At times exploiting the Western genre’s conventions and at others gently subverting them, Warwick Thornton’s Sweet Country takes place a while after typical horseback foundational myths. The film’s 1929 Australian Outback setting is as lawless, violent and transitional as any, however, and serves as a potent backdrop to an often searing portrayal of colonial racism and rage at a time when today’s cultural paradigm coalesced – a continent ruled by arrogant invaders, who’ve dispossessed the indigenous people’s connection to culture and country.
As this suggests, Sweet Country is frequently bleak, but it’s also beautiful. Gorgeously shot and patiently paced, the tension and drama is punctuated by moments of humour and grace, all soundtracked by the sounds of the native environment rather than a traditional cinematic score.
The Northern Territory is a place that seems to be driving its settlers mad – town lawman Bryan Brown is a mean bully, prone to erupting in spittle-flecked fury; Sam Neill only sporadically emerges from myopic thrall to the Bible; cattle farmers treat blackfellas like livestock, then deal with the emotional, psychological, sometimes physical ramifications.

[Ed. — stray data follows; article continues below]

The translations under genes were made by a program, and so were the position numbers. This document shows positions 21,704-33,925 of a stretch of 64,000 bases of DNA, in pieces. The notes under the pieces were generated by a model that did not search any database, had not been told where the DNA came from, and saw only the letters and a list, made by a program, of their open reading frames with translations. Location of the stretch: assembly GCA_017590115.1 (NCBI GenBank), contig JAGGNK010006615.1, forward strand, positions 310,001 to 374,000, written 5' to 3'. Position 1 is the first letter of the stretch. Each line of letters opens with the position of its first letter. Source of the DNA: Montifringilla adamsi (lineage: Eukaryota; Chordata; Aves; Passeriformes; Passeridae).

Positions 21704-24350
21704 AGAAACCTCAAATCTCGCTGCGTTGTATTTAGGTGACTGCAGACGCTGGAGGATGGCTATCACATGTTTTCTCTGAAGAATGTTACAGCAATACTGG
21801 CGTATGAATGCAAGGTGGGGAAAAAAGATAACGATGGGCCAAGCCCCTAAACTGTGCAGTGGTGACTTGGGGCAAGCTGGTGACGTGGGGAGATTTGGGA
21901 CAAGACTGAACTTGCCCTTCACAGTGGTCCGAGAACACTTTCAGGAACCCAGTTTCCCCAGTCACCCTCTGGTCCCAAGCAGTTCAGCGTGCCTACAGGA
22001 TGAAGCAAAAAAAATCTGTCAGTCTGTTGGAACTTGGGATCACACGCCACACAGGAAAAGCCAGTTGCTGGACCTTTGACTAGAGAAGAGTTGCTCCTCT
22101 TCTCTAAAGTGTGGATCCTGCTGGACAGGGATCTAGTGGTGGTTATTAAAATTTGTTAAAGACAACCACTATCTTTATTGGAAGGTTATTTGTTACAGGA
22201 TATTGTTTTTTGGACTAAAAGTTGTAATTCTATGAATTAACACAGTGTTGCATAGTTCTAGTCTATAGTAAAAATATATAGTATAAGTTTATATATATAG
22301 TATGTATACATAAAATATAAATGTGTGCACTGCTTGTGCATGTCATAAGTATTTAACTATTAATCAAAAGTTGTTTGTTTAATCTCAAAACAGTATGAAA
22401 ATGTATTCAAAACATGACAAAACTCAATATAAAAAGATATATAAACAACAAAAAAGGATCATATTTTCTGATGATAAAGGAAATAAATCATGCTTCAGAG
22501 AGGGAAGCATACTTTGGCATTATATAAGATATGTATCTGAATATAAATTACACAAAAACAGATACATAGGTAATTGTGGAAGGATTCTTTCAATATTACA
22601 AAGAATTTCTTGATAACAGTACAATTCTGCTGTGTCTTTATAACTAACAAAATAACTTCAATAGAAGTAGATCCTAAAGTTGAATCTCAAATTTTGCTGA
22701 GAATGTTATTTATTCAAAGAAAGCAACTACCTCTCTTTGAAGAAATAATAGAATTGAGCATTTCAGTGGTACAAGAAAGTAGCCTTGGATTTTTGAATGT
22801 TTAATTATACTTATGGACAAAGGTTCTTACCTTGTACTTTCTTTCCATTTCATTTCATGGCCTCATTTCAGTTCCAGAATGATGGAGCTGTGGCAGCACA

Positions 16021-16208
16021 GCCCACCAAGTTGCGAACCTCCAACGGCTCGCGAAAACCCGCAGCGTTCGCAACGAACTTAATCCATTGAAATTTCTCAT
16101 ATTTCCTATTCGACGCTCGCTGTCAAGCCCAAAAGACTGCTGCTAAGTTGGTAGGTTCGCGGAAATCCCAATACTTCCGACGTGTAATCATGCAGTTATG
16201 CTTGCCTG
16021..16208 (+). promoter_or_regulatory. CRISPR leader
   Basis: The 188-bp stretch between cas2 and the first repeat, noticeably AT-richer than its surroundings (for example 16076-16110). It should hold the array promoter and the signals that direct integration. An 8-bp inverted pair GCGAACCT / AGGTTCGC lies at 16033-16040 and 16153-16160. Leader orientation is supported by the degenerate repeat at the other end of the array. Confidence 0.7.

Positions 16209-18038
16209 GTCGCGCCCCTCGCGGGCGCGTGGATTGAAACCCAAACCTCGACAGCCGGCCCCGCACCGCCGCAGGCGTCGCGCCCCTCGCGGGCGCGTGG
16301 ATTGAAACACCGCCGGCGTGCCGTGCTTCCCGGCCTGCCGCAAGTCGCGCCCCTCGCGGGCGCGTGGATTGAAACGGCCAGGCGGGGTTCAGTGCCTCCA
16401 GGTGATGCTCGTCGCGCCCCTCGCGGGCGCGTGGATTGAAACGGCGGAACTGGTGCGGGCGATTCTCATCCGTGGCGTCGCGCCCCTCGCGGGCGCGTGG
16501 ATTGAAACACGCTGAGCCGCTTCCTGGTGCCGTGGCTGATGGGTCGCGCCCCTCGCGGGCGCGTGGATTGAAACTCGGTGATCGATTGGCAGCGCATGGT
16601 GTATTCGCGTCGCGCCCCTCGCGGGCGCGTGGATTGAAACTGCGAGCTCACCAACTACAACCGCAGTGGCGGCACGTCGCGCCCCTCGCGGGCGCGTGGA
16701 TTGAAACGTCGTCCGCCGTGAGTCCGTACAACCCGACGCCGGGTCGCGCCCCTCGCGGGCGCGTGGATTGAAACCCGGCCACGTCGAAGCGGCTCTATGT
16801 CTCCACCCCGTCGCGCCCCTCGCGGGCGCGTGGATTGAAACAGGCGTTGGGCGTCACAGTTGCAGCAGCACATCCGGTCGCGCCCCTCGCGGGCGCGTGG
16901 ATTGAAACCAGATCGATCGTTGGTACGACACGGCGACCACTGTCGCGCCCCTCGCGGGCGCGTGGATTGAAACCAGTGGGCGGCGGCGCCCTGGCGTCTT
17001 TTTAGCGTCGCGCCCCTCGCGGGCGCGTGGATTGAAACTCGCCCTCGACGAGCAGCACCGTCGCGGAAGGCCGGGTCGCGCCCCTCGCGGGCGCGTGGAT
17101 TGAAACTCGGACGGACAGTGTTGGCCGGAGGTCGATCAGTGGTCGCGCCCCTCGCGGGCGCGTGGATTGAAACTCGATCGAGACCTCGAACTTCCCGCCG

What they’ve brought with them represents a minefield for the indigenous people to navigate under the ever-present threat of violence, and when Sam Kelly (Hamilton Morris) commits the cardinal sin of shooting a white man (no matter that it’s self defence in the face of a deranged war veteran), the result looks to be a foregone conclusion. Thornton suggests as much with flashes of premonition that foreshadow violence to come, further bolstering the film’s visual flair.
Like most films working within formulaic genres, Sweet Country is largely about the journey to its destination – the literal form of which sees Brown and Neill, in a wonderful pairing, form part of a posse to track Kelly down. As they journey away from their flimsy civilisation, the colonisers’ grip on the country becomes demonstrably weaker – in their weakness, some opt to attempt to reassert it. Like all Westerns, tragedy lies in wait for some of the film’s characters. Depending on how you read it, Sweet Country either despairs for, or celebrates, some of their futures beyond the credits. Maybe a bit of both.